Blah Blah Blog – Rants of Asian-Interest Bloggers

Gilmore Girls characters, from left to right, Lane Kim, Rory Gilmore and Mrs. Kim.

The Asian parent: Unemotional, stern, strict and never wanting anything but the best from a child. Take The Gilmore Girls TV sitcom for example. Mrs. Kim was a caring, yet cold mother to her daughter Lane, imposing upon her the highest quality of discipline and appropriate behavior enforced by religion. Lane, however grew up ingeniously hiding her secret love of underground music — under the floorboards of her room — achieving academic successes, but never seemingly reaching the expectations of Mrs. Kim. It’s that parental pressure that, stereotypically, most Asian parents inherently master. They set the bar high and when it seems just within reach, the bar is nudged up another ten feet.

Such notoriety of Asian parents has inspired UCLA professor Mitchell Chang to submit his op-ed to the UCLA Today faculty publication, concerned that this kind of parental push diminishes self initiative in Asian or Asian-American youth. Chang focused much of his write-up over the suggestions made by Yale University professor Amy Chua who published an essay in The Wall Street Journal, “Why Chinese Mothers are Superior,” and even a book, Battle Hymn of the Tiger Mother. Chang explained Chua’s essay…

“Chua’s essay is considered controversial largely because it stresses a rigid parenting style based on tough love — the “Tiger Mother” — that goes against what she considers more typical “Western” styles that emphasize self-esteem and self-discovery. Parenting strategies aside, what has been overlooked is how this essay unintentionally undermines Asian American college applicants by perpetuating an erroneous stereotype.”

Essentially, Chang believes the stereotype of Asian parent tough love can and has hindered the chances of college acceptance for Asian and Asian-American applicants. Because high expectations and parental pressure are directly associated to Asian culture, generalizations are made that the kids, when out on their own at college, cannot be self-starters without the consistent push from a superior. Chua’s primary ideal actually set such style of parenting on a pedestal, tagging it with the “Tiger Mother” label. Such a fierce characterization, however sent wrinkles to Chang’s forehead. He said the Tiger Mother “can advance a one-dimensional view of Asian Americans that minimizes their achievements and overlooks their diversity.”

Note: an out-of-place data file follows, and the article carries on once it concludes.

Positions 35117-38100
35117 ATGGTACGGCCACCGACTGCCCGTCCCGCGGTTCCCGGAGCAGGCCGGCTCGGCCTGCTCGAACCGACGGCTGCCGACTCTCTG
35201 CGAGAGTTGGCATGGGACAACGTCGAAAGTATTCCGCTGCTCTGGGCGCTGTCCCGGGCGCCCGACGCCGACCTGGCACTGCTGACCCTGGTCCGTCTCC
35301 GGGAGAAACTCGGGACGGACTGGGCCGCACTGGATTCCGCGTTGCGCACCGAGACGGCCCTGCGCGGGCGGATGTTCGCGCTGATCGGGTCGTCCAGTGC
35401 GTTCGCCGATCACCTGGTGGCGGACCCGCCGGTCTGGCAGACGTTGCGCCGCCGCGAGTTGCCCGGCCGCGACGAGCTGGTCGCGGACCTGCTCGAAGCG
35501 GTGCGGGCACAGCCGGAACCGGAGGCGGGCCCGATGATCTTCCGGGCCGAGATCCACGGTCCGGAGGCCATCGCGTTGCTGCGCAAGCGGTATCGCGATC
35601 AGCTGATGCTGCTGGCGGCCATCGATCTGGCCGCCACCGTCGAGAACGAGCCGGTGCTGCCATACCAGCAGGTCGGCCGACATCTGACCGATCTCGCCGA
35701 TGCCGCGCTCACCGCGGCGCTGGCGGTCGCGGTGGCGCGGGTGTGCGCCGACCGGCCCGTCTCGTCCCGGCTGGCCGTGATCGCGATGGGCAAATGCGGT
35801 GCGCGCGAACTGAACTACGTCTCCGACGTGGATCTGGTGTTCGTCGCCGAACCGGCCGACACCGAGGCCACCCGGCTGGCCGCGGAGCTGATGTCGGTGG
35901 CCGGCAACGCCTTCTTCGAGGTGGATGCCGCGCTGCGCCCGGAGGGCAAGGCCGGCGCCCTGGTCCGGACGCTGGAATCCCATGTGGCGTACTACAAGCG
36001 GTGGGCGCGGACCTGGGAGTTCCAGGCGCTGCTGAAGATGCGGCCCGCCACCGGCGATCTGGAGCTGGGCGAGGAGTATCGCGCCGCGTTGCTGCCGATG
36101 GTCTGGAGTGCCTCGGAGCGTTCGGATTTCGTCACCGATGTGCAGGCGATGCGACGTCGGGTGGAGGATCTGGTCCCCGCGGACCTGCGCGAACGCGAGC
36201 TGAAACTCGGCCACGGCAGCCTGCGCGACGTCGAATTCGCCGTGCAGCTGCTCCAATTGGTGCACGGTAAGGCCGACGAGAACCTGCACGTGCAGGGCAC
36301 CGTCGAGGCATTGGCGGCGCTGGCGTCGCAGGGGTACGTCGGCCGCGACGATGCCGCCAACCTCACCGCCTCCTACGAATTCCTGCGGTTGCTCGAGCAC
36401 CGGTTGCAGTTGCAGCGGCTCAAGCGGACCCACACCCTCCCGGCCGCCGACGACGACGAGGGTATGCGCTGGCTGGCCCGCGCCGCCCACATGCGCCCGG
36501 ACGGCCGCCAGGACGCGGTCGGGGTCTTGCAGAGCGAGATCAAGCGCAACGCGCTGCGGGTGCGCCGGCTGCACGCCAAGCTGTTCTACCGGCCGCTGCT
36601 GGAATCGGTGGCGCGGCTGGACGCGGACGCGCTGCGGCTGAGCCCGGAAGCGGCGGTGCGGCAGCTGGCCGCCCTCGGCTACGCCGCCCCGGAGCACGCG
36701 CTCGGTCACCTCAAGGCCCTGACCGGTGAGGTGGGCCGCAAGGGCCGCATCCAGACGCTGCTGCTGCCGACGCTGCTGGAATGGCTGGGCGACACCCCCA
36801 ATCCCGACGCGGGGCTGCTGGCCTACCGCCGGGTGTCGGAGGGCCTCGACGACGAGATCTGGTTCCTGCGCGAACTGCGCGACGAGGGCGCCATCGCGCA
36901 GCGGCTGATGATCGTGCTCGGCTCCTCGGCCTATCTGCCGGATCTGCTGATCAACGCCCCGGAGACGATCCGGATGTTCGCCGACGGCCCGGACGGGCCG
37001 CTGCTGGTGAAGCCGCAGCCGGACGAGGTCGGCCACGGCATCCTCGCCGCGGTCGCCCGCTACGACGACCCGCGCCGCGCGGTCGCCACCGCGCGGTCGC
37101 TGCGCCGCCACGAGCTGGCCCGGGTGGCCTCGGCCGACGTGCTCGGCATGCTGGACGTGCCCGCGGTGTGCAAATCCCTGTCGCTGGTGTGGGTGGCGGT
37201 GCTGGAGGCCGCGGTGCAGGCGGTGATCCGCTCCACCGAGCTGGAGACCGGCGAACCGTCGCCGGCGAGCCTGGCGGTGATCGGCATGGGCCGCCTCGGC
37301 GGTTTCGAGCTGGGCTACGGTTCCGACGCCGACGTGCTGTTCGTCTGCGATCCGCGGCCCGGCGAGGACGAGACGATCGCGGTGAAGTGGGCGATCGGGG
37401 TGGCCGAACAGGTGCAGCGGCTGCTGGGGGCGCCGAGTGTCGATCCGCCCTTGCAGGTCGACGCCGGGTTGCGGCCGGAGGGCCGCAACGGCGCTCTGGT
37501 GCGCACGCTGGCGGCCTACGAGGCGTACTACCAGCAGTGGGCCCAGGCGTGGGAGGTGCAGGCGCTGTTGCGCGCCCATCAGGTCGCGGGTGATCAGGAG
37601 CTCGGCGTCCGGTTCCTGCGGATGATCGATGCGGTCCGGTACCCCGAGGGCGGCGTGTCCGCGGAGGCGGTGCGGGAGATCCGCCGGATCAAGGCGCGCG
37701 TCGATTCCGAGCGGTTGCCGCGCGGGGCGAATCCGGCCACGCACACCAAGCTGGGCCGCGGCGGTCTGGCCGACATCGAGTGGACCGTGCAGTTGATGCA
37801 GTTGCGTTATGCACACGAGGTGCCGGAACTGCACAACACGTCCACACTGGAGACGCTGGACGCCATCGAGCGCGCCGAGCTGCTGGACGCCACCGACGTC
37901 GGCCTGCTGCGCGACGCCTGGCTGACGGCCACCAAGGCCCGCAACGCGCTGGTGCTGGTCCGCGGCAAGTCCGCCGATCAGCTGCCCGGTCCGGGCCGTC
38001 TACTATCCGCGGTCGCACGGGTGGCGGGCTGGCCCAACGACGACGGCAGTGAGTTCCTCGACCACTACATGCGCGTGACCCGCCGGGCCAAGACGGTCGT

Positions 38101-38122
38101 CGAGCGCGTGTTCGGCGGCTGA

Another Wall Street Journal blogger, Ilyon Woo, wrote to break this characterization. “An Asian Father’s Gift: Permission to Fail” broke the “Tiger Mother” stereotype with Woo’s personal account of discovering success — and failure — with the life lessons of her parents. She explained both her mom and dad were extremely successful in all senses of the term, wealth, occupation and family, but they raised their daughter to understand that striving for the best and coming up short is not the end of the world. This realization helped her to stop obsessing on perfectionism, allowing her to find success with unstrained care. Sure, this is just one account, but it shows that the Tiger Mother cannot be generalized.

These blogs and insight lay out that, like any stereotypes, characteristics are far too often generalized for the Asian, Asian-American cultures. Each person and family is infinitely different from the next. But, when do you draw the line when making generalizations? Is the Tiger Mother OK to accept due to Asian culture? Will Asian and Asian-American college applicants continue to be discriminated? What do you say?

What’s the Difference? Asian v. Asian-American

View the video on Asian v. Asian-American, the International Student POV using Powerpoint.

What’s the Difference? Asian v. Asian-American

Being Asian, for countless other Asian-interest bloggers, is an umbrella term used to describe natives of countries located on the continent of Asia. Asian-Americans can be defined as immigrants originating from an Asian country, gaining citizenship in the United States or residing here for an extended period of time. To be quite cliché, yet covering an official definition, Merriam-Webster defines Asian as “relating to the continent of Asia or its people,” and Asian-American as an American of Asian descent.

For international students I spoke with this week, however, the question’s quite simple.